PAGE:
I woke up this morning eager to start a day of painting, but found that – in the cold and wet weather – all the paintings I had primed or applied an imprimatura to over the past two days were still wet! So I spent the day preparing more panels, and in the afternoon I did this watercolour:
The source photo for this painting is not my own, and has a somewhat interesting story:
Just yesterday, I purchased Mitchell Albala’s book excellent book on landscape painting. In one of the first chapters, there is a discussion of how to selectively choose what to focus on in painting. The following photo is shown, with an example of a selected focus area:
Although I understand the need to selectively focus, I felt the example shown in this photo did not make the most of the total scene. So I made a thumbnail sketch of the photo, and later I painted my Painting #32 directly from my thumbnail without further reference to the photo.
I am rusty with watercolour, but I am quite happy with this result. As evening fell, I sat in my studio chair and watched the painting fade into the darkness as it closed in on us. I constantly question my motives for painting, and monitor how I feel after painting.
In the semi-dark, I came to a conclusion that a good reason for painting – for me – is that it may serve as a pointer to silence: internal silence while painting, despite the music; but most important – does viewing the painting take me into silence? Does it remove my certainty and point me into wonder?
I cannot say I have ever completed a painting that succeeded completely by this standard. However, the act of painting – through self-doubt, anxiety, fatigue, crippling perfectionism – has certainly removed my certainty again and again. To me, this is the place where – in the words of Yeats “all ladders start”:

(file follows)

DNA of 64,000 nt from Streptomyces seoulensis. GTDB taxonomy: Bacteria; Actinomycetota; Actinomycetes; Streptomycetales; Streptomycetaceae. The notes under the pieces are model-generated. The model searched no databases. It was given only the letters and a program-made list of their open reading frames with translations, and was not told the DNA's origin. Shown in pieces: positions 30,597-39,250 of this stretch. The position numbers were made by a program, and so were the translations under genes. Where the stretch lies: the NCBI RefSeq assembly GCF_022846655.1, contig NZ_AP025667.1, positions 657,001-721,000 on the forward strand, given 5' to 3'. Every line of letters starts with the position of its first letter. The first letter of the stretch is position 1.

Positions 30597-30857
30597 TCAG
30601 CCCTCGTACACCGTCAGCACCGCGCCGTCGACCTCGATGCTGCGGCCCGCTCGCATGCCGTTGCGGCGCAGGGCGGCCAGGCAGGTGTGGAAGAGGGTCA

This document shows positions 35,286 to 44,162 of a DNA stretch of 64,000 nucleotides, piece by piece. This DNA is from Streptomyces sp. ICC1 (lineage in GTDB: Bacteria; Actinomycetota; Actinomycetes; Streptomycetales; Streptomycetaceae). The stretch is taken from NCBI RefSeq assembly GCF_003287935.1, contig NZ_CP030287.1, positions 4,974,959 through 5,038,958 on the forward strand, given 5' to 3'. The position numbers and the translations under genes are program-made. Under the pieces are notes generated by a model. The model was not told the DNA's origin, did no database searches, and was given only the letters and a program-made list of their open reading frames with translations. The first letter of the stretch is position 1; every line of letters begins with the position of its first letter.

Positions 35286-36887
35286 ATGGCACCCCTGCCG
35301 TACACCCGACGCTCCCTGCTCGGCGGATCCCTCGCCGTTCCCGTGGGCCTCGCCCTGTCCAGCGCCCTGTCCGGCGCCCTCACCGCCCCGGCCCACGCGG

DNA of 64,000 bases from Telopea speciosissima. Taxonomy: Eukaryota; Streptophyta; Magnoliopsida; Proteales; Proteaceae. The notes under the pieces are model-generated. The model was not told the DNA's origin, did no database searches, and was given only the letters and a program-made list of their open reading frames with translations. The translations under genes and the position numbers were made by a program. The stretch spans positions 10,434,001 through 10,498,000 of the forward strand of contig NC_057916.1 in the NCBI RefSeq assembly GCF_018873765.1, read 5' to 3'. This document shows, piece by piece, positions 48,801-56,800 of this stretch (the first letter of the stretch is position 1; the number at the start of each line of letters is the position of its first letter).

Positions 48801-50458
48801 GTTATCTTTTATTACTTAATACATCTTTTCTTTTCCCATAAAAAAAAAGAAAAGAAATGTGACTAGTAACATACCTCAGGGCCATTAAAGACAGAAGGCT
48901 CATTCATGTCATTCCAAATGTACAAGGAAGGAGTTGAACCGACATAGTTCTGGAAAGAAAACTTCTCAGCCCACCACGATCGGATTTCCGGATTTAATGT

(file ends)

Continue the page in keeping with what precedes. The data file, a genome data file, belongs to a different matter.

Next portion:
…Now that my ladder’s goneI must lie down where all the ladders startIn the foul rag and bone shop of the heart.last lines of The Circus Animals’ Desertion – William Butler Yeats
I find so often, if my attitude is “just right” and humble, painting takes me to silence. And when it comes to the fruits of silence, I feel few are Rilke’s equal:
…But the grown man
shudders and is silent. The man who
has wandered pathless at night
in the mountain-range of his feelings:
As the old sailor is silent,
and the terrors that he has endured
play inside him as though in quivering cages.
from Rilke’s Poem “We Must Die Because We Have Known Them”
Whenever the topic of humility plays in my mind, I recall the statement by Andreas Angyl, quoted by Ernest Becker n his phenomenal book, The Denial of Death:
The neurotic who experiences psychotherapeutic rebirth through therapy is like a member of Alcoholics Anonymous: he can never take his cure for granted, and the best sign of the genuineness of the cure is that he lives with humility.
A heartfelt thanks to all of you who have supported me with follows, likes and comments. I hope you are happy and content.